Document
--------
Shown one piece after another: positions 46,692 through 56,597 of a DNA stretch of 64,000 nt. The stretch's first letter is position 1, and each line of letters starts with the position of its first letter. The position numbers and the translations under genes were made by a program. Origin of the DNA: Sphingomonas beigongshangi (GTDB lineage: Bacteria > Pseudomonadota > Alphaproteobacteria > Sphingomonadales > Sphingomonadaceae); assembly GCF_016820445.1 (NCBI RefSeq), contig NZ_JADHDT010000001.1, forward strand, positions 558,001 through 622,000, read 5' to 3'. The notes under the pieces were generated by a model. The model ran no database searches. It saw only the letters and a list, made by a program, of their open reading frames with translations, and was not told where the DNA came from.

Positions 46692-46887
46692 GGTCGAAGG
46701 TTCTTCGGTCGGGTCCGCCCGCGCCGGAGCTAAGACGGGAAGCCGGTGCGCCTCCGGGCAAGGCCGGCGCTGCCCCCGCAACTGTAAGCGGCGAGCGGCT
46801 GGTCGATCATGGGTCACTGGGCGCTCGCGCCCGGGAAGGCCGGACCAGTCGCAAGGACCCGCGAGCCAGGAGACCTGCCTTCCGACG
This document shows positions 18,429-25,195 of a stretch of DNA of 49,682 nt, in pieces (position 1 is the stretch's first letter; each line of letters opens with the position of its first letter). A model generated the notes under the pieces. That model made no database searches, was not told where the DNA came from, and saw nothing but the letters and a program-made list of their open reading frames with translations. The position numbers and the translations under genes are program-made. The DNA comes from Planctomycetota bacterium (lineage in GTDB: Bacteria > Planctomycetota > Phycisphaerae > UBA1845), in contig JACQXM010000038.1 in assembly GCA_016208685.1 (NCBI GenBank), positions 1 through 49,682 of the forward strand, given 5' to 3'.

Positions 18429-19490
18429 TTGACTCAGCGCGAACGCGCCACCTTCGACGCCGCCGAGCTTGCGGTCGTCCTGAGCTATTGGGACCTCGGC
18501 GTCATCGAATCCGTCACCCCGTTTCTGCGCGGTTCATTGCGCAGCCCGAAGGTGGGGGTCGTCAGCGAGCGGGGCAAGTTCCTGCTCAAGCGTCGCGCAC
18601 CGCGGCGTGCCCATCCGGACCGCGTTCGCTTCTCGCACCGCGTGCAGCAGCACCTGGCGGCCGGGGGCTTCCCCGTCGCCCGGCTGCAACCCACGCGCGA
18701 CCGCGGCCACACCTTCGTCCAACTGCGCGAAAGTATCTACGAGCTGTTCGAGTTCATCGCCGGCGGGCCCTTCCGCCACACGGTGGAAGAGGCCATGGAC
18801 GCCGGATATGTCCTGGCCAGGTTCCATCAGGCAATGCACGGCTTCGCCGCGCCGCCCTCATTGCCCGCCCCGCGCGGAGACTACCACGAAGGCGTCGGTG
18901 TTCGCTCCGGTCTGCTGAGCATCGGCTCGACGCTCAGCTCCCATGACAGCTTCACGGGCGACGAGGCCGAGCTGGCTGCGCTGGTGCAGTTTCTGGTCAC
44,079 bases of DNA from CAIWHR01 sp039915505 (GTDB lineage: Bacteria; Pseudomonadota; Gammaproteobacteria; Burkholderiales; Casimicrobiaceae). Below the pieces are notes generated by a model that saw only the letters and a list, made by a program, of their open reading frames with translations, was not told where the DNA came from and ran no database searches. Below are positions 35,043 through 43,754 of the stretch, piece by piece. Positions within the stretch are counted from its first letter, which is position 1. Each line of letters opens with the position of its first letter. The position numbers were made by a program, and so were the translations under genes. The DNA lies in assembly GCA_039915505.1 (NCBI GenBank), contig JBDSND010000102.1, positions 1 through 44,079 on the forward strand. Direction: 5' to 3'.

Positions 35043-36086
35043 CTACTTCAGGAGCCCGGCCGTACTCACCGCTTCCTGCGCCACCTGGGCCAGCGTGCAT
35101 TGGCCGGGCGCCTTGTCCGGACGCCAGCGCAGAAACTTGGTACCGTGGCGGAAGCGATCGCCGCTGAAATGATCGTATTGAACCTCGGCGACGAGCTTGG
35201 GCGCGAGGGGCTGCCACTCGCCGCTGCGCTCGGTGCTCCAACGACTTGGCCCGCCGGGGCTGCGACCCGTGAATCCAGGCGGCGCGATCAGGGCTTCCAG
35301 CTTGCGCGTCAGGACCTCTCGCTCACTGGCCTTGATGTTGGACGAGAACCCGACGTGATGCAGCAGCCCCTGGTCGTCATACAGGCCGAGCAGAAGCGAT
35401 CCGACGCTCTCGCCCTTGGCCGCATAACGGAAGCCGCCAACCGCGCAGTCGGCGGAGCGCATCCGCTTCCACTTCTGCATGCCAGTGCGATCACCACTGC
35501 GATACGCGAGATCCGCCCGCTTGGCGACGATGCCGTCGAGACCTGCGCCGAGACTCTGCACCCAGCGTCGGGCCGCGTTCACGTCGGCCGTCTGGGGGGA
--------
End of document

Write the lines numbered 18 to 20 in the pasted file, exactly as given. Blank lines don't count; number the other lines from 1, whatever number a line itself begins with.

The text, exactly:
35201 GCGCGAGGGGCTGCCACTCGCCGCTGCGCTCGGTGCTCCAACGACTTGGCCCGCCGGGGCTGCGACCCGTGAATCCAGGCGGCGCGATCAGGGCTTCCAG
35301 CTTGCGCGTCAGGACCTCTCGCTCACTGGCCTTGATGTTGGACGAGAACCCGACGTGATGCAGCAGCCCCTGGTCGTCATACAGGCCGAGCAGAAGCGAT
35401 CCGACGCTCTCGCCCTTGGCCGCATAACGGAAGCCGCCAACCGCGCAGTCGGCGGAGCGCATCCGCTTCCACTTCTGCATGCCAGTGCGATCACCACTGC